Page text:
Some hotel managers may say “But wait! We offer free wired internet connections through Ethernet jacks! Isn’t that enough?”. The simple answer is – no. Mobile devices like smartphones and tablets are now driving the majority of web traffic – and these devices cannot use a wired Ethernet connection.

It’s not just smartphones and tablets, either. As modern laptops continue to shrink in size, they often do away with unnecessary ports – and the Ethernet port has been the first to go in both Apple and Windows-based computers.

And while customers could set up their own WiFi networks if they brought their own routers, requiring someone to do so just to get access to your internet network would be ridiculous.

To put it simply: if your hotel is only offering free wired internet, it may as well not be offering internet access at all.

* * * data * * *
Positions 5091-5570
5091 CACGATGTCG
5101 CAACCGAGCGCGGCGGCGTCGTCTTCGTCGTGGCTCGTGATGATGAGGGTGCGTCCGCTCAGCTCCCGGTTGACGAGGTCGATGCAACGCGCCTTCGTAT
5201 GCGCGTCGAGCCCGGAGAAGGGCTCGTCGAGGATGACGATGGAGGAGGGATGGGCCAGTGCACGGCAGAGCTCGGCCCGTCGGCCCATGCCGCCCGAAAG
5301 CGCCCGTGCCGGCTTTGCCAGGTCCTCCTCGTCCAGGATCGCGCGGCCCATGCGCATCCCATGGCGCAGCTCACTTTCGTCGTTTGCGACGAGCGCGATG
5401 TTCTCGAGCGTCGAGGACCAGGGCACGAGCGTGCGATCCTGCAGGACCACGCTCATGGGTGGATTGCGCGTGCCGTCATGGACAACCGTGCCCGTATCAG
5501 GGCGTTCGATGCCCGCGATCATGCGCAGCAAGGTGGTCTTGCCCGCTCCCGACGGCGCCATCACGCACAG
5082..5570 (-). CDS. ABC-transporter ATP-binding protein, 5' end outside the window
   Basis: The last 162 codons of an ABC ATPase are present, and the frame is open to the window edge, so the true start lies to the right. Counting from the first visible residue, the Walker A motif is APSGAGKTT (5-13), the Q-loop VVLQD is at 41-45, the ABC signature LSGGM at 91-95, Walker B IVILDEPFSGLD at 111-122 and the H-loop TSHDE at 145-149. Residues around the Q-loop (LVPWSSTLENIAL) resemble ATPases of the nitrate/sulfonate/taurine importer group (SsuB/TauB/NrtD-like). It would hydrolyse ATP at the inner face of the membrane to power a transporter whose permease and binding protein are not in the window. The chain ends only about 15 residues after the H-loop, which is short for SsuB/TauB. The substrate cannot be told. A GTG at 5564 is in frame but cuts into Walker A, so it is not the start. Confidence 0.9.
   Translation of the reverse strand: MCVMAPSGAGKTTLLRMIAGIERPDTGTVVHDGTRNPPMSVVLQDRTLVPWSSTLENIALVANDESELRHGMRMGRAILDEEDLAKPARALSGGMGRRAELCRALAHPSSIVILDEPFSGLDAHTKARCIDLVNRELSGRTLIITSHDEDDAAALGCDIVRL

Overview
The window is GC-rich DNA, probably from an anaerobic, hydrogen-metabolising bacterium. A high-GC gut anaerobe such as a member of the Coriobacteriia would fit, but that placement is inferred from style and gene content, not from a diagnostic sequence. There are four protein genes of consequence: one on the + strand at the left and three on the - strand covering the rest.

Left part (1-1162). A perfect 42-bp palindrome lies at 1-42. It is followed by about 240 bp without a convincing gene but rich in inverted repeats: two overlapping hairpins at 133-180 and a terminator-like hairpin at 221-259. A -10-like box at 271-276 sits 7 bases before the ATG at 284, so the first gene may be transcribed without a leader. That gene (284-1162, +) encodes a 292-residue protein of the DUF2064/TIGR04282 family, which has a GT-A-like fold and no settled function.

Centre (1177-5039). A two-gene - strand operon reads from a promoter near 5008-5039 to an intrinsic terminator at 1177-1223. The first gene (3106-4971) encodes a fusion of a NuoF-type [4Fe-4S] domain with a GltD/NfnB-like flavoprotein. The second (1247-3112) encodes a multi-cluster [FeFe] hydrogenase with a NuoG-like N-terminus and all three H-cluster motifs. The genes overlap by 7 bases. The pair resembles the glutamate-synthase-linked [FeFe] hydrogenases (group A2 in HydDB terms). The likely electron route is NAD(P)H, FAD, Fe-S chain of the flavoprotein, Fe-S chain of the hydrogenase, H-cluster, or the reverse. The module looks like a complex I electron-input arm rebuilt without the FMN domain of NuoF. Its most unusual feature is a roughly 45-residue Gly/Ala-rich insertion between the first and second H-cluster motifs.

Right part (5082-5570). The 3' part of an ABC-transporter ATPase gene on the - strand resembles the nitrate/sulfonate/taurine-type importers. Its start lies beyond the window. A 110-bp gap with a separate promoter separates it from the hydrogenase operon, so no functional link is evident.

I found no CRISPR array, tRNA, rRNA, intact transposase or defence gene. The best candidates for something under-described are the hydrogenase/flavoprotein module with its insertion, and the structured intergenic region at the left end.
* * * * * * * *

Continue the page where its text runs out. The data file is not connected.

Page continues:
1. Guests Can Already Get Free WiFi Just About Everywhere Else

 Here’s a quick thought experiment for you. John is a customer at a major hotel chain. He’s on a business trip. He goes to the front desk, checks in, and grabs a quick coffee from a Starbucks, located in the lobby before he heads up to his room. He opens up his laptop and tries to connect to the internet.

He connects to the hotel chain’s WiFi network, and a popup appears on his web browser, informing him that he’ll be charged $9.99 per day for internet access. He’s confused – why isn’t the WiFi free? He’s especially confused because he knows that the Starbucks in the lobby offers free WiFi.